When we help them, it is like us giving to the school. And that doesn’t happen in most schools. I think it is an important part of school that everyone gives a little. Now, the last Friday of every month, we are going to get together with them and do something. I am really pumped to help
them!

                                                                       By: EJ



Construction at STAR

One of the things that we get to do at STAR is construction. One of the things we are working on is a sugar house. We are working with Norwich on building it. A sugar house is a building you make maple syrup in. It is 10'x12' with a six foot porch. Sugar shacks are fairly common in Vermont, so it’s really cool that the STAR program will have one. 

Another project that we work on is a wigwam. I am working on the wigwam with Zach, and Robby. A wigwam is a Native American house. It is classified as a debris shelter. It is 15 feet in diameter. The walls are made up of sticks, branches, leaves, pine needles, and white pine bark.  The roof is made of saplings and 6 foot grass mats. It is located in the school forest about half a kilometer away from the outdoor class room.  


There are many other projects that the STAR Program has worked on before I was here.  One project was the outdoor classroom, which was built with Norwich, too. The outdoor classroom is in the school forest next to the soccer field.





Knowing that the program did projects like this affected my decision to come here because I really like to build that kind of stuff. My friend Johnny and I are building a tree house. We started with a little hut on the ground by a couple of maple trees. Now we have an almost done tree house about 12 feet off the ground. We made a base out of 4 pieces of 6 foot long 2x4’s on 4 black cherries. We made the walls and floor out of really sturdy ply wood. I heard that the STAR program builds thing like that and it’s a hobby of mine, so it effected my decision in a very positive way. 

I like working on the construction projects. I enjoy the construction projects because I really like building things. When I grow up, I want to go into the military, but after the military, I want to work with my uncle in Colorado because he has a construction business. In my junior and senior year, I want to go to RTCC to join the Building Trades program. I think that it is important to know how to use power tools, know the difference between hard and soft wood, also know how to build good steady structures to live/work in.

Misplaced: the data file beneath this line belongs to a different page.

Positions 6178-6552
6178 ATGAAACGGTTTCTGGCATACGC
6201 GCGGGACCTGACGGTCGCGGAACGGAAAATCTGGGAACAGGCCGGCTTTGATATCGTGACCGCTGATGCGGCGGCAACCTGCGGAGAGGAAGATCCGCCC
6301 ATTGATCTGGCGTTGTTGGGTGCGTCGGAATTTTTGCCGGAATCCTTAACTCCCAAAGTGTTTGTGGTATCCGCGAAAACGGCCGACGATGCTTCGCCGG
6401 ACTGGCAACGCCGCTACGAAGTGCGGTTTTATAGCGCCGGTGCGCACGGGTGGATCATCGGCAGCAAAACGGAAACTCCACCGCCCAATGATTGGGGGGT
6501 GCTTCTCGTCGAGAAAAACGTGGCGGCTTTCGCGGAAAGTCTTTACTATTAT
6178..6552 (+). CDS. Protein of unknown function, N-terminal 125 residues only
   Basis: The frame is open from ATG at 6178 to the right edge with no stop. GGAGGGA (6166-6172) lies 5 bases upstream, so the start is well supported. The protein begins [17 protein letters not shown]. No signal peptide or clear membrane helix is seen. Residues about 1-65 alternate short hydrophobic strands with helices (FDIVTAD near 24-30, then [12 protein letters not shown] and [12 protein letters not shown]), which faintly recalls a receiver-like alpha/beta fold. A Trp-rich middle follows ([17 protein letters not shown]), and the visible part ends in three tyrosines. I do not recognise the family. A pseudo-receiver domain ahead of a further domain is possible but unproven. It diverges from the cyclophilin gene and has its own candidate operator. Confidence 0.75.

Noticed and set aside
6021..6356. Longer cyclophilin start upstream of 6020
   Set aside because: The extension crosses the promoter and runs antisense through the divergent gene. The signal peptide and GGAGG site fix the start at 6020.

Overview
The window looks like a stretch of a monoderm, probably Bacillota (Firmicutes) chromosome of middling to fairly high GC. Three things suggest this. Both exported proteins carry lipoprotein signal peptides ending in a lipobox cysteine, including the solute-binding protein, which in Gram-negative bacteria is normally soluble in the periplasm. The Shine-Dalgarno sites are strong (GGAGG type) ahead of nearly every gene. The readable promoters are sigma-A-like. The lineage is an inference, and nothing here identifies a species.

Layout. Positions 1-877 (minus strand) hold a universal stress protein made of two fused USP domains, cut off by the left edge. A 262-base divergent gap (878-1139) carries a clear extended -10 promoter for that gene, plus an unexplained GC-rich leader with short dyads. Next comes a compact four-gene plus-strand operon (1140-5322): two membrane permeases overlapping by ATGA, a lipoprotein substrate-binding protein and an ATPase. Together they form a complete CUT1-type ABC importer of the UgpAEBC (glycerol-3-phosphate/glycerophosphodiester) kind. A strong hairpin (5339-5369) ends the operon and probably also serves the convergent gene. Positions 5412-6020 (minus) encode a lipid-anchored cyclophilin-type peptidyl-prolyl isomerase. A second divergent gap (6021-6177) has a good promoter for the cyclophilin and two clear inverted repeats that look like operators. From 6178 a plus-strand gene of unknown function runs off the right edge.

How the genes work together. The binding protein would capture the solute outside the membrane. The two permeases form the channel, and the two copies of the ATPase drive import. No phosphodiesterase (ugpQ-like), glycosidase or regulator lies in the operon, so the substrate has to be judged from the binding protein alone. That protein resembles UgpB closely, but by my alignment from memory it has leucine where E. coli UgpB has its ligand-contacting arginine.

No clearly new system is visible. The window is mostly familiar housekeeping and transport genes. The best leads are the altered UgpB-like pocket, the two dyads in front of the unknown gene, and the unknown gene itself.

Wednesday, December 2, 2015

Cooking at STAR

At the STAR Program, we have the privilege of cooking a variety of foods, usually at least once every week.  Much of the food was grown in the gardens around the STAR Program building.  From pizza, to chicken, to apple crisp and stir-fry, we have devoured all of it!


                                        


One activity we did was to make French fries with potatoes that we grew in raised beds on the property.  Last years students planted potato seed.  They grew through the  summertime, occasionally getting watered and weeded.  Judy took care of the plants, making sure that the potato beetles did not kill the plants.  In early Fall, the new students dug the potatoes out of the soil, cleaned them, and prepared the fries.  Different students sliced them, and fried them up. They were really good!


 






But, my favorite was pizza in the pizza oven! We learned how to build a fire in the pizza oven.  We learned how you need to let the oven warm up for a while after building it.  Once the oven is warm, you can put the pizza in.  We made pizza using tomatoes that we grew in the STAR greenhouse.  I thought the pizza was really cheesy and warm.  It tasted better than any pizza I have ever had!  It was really awesome that I learned how to use the pizza oven.


 
 
By: Zach